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Operation and controls

The EasyShare concept is one Kodak has been pushing - and refining - for several years now. At its heart is a friendly user-interface (now looking a lot less cartoon-like than in earlier generations) and the ability - with the supplied software - to transfer and 'share' images with as little fuss as possible. And there's no doubt that as a point-and-shoot camera, the P850 is supremely user-friendly. That said, like the DX7590 (and Z740) before it, some aspects of operation can feel a little fiddly, and the camera certainly requires a few weeks' solid use before you really master the extensive manual controls on offer. On the plus side, Kodak has covered every spare space on the P850's body with buttons covering virtually all the most commonly accessed photographic controls, meaning you don't need to use the menus very often at all in everyday use.

Rear of camera

The P series sees some subtle, though important changes in the control arrangement over previous 'big zoom' cameras. The main mode dial has moved from the back to the top of the camera, and command dial has moved from the front of the grip to the back (and is now thumb operated).

Otherwise, although they've moved around, the external controls will be familiar to any user of a DX or Z series camera. The only change I'm not so keen on is the 'set' button, which does the same thing as pushing the command dial on previous cameras. The beauty of the old system was that you could do virtually everything without taking your eyes off the screen, as you only needed to use the command dial, whereas now you need to take your thumb off the dial and press the set button every time you want to change something. It's a tiny thing, but it's an extra step that simply wasn't necessary.

Top of camera

The top of the P850 is home to focus, flash, drive and metering buttons, the main mode dial, a 'programmable' custom function button and the shutter release. The grip is a considerable improvement over previous models.

Display and menus

The P850's user interface is as user friendly as you could ever hope for - despite the fairly hefty feature set. The menus are written in plain English with large, easily understood icons, meaning the manual is rarely needed when exploring the range of features. There are even little on-screen 'tips' to tell you a little about each exposure mode as you select it (though how much help it is to see 'Use for Aperture Priority settings' appear on-screen when switching to A is questionable). The main record mode screen is - when you're not in the fully automatic auto mode - rather cluttered, with a huge amount of information on display. What you do get, once you've mastered the controls, is the ability to change a lot of settings without having to enter menus, simply by selecting and changing them using the jog dial and set button on the rear of the grip. This approach means that experienced photographers have virtually all the control they need at their fingertips without once seeing a menu or leaving record mode.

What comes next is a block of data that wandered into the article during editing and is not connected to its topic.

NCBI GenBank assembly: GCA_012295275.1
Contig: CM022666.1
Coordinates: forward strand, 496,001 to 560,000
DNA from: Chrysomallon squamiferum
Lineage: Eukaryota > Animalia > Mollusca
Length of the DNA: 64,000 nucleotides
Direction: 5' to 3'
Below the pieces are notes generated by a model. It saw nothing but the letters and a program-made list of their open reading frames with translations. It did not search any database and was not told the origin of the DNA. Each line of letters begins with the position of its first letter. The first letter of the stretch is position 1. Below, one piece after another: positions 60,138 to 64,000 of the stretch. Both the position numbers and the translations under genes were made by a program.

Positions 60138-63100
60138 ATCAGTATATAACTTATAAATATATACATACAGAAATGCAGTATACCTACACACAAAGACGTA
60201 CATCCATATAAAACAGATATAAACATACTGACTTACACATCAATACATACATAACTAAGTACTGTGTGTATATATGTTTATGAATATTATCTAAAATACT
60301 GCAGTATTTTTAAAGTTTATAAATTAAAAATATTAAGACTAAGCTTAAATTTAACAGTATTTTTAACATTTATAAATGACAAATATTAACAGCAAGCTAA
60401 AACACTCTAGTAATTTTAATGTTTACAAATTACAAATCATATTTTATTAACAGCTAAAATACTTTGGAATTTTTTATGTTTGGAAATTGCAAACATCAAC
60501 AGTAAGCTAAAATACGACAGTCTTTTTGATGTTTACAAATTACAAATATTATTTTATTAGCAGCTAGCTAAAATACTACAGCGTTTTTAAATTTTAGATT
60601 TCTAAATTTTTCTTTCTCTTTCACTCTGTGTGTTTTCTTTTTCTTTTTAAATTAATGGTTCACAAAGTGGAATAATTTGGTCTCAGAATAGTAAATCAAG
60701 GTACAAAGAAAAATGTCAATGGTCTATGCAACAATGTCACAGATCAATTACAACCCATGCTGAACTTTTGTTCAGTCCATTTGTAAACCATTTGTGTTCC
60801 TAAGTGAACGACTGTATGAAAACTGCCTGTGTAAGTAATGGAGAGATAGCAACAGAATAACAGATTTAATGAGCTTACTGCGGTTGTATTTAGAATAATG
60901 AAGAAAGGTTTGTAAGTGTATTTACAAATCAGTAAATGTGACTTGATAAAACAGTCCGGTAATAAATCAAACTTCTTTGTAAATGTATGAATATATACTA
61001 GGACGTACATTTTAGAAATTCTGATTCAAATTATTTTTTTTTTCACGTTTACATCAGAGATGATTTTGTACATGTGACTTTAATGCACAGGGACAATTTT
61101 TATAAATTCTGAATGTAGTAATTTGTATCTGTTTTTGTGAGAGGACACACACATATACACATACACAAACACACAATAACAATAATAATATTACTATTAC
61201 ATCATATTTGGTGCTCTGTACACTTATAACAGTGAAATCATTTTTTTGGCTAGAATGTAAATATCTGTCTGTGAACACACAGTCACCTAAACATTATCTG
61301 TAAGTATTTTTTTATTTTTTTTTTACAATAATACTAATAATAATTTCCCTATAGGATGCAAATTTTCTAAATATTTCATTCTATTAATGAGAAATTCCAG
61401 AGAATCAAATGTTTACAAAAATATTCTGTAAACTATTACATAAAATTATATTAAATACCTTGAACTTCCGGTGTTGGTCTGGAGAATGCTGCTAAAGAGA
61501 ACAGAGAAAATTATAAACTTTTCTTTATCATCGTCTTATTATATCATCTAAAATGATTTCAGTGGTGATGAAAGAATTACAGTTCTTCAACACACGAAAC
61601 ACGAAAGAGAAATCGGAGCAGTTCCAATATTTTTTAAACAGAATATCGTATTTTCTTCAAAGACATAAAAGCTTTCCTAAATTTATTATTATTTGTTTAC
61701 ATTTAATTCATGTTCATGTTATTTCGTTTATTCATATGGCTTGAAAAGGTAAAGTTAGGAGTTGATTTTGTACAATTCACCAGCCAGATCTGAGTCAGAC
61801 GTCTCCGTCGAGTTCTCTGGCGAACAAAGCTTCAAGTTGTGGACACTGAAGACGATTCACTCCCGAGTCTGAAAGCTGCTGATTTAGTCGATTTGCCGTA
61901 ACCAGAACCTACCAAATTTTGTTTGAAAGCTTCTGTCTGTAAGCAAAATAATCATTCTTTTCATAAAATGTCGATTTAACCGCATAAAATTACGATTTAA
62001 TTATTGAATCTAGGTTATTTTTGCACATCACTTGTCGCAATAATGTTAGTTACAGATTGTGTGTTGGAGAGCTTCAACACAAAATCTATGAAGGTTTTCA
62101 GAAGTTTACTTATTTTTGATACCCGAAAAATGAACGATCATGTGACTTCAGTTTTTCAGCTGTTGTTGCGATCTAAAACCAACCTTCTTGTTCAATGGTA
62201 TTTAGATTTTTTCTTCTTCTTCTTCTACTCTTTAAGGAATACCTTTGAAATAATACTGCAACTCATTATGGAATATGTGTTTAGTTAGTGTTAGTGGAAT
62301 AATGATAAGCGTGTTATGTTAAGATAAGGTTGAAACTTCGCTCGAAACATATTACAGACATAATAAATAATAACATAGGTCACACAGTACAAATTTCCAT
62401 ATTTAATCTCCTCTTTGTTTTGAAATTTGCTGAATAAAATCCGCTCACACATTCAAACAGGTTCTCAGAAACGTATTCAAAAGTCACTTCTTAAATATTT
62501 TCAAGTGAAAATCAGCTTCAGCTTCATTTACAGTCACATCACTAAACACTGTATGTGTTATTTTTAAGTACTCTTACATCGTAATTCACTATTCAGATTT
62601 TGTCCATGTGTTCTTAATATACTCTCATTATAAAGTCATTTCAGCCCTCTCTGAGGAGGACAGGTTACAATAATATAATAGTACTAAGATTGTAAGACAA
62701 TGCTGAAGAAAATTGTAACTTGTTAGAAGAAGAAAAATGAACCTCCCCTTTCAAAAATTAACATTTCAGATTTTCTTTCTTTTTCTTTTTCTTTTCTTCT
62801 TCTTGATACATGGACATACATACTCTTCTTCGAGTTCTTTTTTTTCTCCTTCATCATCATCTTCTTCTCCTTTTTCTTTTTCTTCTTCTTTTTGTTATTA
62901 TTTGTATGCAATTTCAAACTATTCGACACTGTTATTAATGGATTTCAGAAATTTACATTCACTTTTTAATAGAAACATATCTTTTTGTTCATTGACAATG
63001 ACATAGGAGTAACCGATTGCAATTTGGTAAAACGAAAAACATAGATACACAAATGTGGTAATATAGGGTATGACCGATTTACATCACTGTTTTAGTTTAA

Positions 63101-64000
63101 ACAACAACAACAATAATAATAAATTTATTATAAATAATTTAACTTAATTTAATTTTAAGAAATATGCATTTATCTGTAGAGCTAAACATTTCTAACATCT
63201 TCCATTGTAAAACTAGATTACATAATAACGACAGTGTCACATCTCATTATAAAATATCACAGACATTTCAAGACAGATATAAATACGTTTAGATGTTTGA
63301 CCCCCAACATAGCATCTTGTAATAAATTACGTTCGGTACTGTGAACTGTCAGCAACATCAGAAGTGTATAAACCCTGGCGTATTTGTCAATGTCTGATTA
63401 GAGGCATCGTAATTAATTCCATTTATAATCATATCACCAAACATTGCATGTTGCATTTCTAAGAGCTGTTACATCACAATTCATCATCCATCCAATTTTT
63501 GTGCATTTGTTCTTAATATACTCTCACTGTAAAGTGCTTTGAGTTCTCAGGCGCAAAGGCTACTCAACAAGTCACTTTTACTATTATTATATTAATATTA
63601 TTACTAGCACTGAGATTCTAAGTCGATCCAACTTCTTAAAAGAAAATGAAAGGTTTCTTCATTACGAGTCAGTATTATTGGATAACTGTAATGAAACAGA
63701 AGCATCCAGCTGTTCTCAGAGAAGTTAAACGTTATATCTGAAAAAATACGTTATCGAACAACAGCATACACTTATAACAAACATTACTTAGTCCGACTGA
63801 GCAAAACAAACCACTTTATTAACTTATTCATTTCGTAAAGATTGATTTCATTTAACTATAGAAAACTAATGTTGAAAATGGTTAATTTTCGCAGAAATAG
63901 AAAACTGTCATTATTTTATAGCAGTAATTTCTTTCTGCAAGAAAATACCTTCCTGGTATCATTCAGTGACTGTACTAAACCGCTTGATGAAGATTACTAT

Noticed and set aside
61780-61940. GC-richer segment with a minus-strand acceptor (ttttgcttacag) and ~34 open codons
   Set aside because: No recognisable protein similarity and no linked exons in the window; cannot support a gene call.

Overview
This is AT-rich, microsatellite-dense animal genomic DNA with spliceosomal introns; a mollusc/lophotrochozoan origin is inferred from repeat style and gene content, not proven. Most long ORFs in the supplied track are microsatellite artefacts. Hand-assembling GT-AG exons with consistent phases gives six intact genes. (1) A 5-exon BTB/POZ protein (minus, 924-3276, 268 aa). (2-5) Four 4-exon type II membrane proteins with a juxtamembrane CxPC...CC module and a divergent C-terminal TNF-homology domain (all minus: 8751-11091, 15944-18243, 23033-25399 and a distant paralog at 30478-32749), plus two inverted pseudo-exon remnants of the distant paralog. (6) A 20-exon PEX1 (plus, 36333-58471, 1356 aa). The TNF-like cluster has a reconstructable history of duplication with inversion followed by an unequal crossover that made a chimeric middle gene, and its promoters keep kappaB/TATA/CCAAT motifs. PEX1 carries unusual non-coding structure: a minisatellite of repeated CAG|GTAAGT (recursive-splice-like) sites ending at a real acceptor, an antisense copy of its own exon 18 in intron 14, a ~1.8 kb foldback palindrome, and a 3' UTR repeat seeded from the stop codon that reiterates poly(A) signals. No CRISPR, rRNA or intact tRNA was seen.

Here's the display in fully automatic mode, with the information overlay turned on. In 'auto' mode you can't really change much - this is a true 'point and shoot' setting. In P, A, S and M modes you get a lot more information - and more control. Moving the joystick highlights each of the available settings in turn (AE compensation, shutter speeds/apertures, ISO, flash output control); press the set button and turn it again to make changes.
Half-press the shutter and the camera focuses, indicating the auto focus (AF) point and auto exposure (AE) settings chosen. Pressing the 'i' button lets you turn off the information overlay or - as here - activate a small live histogram.
As you switch between the various modes a brief description appears on-screen. When you get sick of this 'feature' you can turn it off in the setup menu. Manual exposure mode - with a simple '+/-' gage showing how far you are under or over the metered exposure.
Turn the mode dial to SCN and press the menu button and you'll get access to 16 scene modes. Each has a brief explanation of what it does and how to use it. Note there are no longer any scene modes on the mode dial itself - their place has been taken by three custom modes - much more useful. Pressing any of the external control buttons (focus, flash, drive or metering) brings up a single page menu - use the joystick or command dial to select options.
Pressing the menu button brings up three tabbed menus. The middle tab covers basic shooting options; file size and type (JPEG, TIFF, raw), color mode and date stamp on/off. The left tab has more advanced shooting options (note you don't get all these in full auto mode). Controls include white balance, AF mode / zone, image sharpness & contrast, flash settings and custom mode setup.
The third tab is a 'setup' menu, covering things like LCD brightness, image stabilization and button behavior. One nice touch is the 'program' button, which can have one of a huge range of controls assigned to it. Options include white balance, AF, file type, color mode and many others. You can assign a different function to the button in review (playback) mode. Neat.
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